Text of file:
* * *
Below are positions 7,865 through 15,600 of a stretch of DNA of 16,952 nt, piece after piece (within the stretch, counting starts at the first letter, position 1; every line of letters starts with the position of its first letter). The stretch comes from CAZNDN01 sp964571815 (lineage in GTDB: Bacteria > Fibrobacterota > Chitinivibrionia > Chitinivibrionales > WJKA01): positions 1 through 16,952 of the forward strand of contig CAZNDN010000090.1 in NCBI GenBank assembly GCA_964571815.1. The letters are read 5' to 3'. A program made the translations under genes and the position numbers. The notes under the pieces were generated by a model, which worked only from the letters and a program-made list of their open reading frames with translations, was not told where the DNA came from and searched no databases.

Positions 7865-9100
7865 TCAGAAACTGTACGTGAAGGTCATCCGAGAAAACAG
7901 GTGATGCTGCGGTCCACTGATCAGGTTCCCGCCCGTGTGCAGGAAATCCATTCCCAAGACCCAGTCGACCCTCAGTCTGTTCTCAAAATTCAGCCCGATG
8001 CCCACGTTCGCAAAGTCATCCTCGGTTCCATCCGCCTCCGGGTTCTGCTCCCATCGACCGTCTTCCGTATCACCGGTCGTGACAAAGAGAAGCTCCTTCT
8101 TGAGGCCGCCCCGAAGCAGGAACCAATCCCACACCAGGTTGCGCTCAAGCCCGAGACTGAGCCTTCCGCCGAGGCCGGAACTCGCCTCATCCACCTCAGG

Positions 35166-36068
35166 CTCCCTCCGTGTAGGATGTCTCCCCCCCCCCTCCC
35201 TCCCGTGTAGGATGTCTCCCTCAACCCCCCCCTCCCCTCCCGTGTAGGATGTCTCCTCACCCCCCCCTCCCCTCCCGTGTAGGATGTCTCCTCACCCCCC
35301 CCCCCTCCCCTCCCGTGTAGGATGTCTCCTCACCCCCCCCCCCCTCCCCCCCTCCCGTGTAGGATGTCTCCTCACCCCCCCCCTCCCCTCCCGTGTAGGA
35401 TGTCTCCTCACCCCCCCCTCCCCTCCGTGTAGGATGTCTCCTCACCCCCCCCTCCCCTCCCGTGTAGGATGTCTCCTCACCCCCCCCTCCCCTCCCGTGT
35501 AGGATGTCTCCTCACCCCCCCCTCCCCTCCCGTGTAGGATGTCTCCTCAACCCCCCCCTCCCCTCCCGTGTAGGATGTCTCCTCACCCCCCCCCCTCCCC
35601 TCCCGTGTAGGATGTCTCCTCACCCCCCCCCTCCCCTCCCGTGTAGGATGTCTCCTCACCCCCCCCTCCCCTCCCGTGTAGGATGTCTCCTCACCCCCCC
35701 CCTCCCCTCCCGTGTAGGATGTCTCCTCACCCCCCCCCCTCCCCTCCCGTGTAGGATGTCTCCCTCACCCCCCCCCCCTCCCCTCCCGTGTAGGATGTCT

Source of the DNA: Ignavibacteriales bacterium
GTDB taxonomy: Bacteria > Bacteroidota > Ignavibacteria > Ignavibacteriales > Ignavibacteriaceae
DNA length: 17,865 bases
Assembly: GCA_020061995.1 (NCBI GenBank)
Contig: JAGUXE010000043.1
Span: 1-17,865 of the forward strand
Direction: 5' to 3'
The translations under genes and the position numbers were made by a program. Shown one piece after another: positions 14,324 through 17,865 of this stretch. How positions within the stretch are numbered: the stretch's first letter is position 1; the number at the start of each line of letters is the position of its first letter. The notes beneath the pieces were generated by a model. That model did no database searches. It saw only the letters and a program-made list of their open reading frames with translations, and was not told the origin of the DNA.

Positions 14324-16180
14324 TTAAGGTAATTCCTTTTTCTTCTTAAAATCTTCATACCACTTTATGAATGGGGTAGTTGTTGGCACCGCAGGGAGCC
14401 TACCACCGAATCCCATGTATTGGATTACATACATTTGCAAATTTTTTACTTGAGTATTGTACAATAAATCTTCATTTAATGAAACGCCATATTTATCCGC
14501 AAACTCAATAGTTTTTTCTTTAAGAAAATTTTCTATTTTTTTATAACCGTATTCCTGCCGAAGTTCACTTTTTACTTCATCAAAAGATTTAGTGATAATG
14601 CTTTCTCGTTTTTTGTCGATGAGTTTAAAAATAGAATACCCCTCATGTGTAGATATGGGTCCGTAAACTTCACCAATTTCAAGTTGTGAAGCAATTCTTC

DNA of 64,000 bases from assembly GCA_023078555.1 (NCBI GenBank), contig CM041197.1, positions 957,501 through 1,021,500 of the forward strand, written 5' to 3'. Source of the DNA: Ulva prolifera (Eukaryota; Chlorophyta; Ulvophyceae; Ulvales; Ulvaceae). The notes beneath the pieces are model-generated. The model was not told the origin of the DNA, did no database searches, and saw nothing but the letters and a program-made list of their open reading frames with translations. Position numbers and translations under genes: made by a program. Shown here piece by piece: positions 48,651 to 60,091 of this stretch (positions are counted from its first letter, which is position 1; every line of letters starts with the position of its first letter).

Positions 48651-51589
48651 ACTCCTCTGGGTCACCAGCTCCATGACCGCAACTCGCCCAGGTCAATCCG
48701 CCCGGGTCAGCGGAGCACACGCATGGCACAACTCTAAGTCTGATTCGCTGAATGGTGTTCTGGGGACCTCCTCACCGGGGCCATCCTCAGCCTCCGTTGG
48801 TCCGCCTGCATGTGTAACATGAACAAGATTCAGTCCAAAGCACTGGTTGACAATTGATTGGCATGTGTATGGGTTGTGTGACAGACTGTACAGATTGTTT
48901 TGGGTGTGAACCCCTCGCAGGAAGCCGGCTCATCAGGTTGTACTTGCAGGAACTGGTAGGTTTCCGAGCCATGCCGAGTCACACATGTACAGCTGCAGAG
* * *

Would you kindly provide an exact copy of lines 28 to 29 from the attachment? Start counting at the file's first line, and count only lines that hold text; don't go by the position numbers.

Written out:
DNA of 64,000 bases from assembly GCA_023078555.1 (NCBI GenBank), contig CM041197.1, positions 957,501 through 1,021,500 of the forward strand, written 5' to 3'. Source of the DNA: Ulva prolifera (Eukaryota; Chlorophyta; Ulvophyceae; Ulvales; Ulvaceae). The notes beneath the pieces are model-generated. The model was not told the origin of the DNA, did no database searches, and saw nothing but the letters and a program-made list of their open reading frames with translations. Position numbers and translations under genes: made by a program. Shown here piece by piece: positions 48,651 to 60,091 of this stretch (positions are counted from its first letter, which is position 1; every line of letters starts with the position of its first letter).

Positions 48651-51589